Editors' pick: Originally published Sept. 22.
Here's some more good news for the U.S. economy: The entrepreneurial bug is back.
"For the second year in a row, key measures of new business creation in the United States point upward," according to The 2016 Kaufmann Index of Startup Activity, published in August by the Ewing Marion Kaufman Foundation. "Only two years ago, the Startup Activity Index was at its lowest point in the last 20 years."
The index, which is represented as a growth rate, peaked in 2009, before troughing in 2014. It focuses on the growth of entrepreneurial businesses, as measured by increases in both revenue and employment.
The jump in the index should matter to investors because around 80% of jobs in the U.S. comes from small businesses. In addition, some small companies can become very big, like Apple (AAPL) - Get Report and Facebook (FB) - Get Report , and it can be hard to tell ahead of time which ones will bite the dust and which ones will become spectacular successes. Some startups even make it into the S&P 500 index, which is tracked by the SPDR S&P 500 (SPY) - Get Report exchange-traded fund.
The key, though, is that more startups are better, because many will fail.
Austin, Texas, remains king of the entrepreneurial castle, this year's report says. Miami comes in second, and both are far ahead of fourth-ranked San Francisco. Los Angeles was third.
The cities which saw the biggest gains were Orlando, Fla.; Kansas City; Cincinnati; Nashville, Tenn., Detroit, and San Francisco, the report says.
"If this index keeps going up, that would be good," says Peter Morici, professor of economics at the Robert H. Smith School of Business at University of Maryland. In other words, while a rebound is a good sign, what really needs to happen is for the entrepreneurial activity to continue growing.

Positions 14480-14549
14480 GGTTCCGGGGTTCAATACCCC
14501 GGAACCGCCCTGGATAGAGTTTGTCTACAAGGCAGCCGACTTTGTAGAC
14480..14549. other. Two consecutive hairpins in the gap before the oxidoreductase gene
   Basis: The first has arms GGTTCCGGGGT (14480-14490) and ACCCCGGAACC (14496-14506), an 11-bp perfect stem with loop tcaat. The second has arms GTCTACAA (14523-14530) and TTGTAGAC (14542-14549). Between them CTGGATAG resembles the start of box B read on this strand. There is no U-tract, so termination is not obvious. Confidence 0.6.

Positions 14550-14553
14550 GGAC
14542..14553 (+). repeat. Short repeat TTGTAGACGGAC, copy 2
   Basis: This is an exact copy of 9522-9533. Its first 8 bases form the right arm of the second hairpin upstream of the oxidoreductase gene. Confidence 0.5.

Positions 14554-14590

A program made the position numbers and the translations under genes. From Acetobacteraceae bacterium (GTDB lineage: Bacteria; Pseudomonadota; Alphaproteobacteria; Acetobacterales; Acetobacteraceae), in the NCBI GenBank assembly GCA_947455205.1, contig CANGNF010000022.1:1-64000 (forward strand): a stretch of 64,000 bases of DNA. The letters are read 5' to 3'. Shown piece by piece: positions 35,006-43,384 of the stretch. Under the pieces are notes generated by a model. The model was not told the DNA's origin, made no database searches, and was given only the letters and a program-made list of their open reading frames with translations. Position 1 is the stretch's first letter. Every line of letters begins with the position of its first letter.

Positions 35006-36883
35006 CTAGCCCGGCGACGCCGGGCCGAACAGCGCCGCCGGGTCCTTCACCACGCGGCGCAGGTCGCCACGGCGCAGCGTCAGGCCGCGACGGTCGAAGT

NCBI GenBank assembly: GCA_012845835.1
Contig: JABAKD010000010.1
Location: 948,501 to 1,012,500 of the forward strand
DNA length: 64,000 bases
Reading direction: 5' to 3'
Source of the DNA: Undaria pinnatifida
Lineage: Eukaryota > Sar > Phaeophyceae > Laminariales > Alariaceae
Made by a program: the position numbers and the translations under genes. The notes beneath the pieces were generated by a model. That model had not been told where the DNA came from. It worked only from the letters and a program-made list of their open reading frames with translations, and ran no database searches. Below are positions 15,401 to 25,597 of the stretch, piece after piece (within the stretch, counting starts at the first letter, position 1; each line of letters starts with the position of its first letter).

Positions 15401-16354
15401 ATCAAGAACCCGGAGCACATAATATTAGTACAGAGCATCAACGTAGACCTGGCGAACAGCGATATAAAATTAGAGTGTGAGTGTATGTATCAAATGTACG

There are some hurdles that may prevent that, however, including the increasingly high levels of debt with which many college graduates are burdened.
"The kids are financially constrained," Morici says.
Another problem is that colleges and universities aren't training young people to be entrepreneurs.
"The kids go to very bureaucratic institutions and they come out thinking in very bureaucratic ways," he says. The willingness to go it alone and bootstrap a business with little but sweat and determination often gets drummed out of college students before graduation.
The Kaufman report itself also expresses some concern about American entrepreneurial mojo.
"Despite recent years' good news, longer-term trends are concerning," the report states. "From 2006 to 2013, startup density among the top 40 largest metropolitan areas declined by 24%, on average, indicating that employer startups remain precariously below historical norms."
And that creates another potential problem: Economies that don't give birth to a lot of businesses eventually stagnate.
So yes, there is risk for the entrepreneurs in setting up something that might fail -- and many will fail. But for societies as a whole, there's an even greater risk when not enough people are willing to take a leap of faith in the first place.
This article is commentary by an independent contributor. At the time of publication, the author held no positions in the stocks mentioned.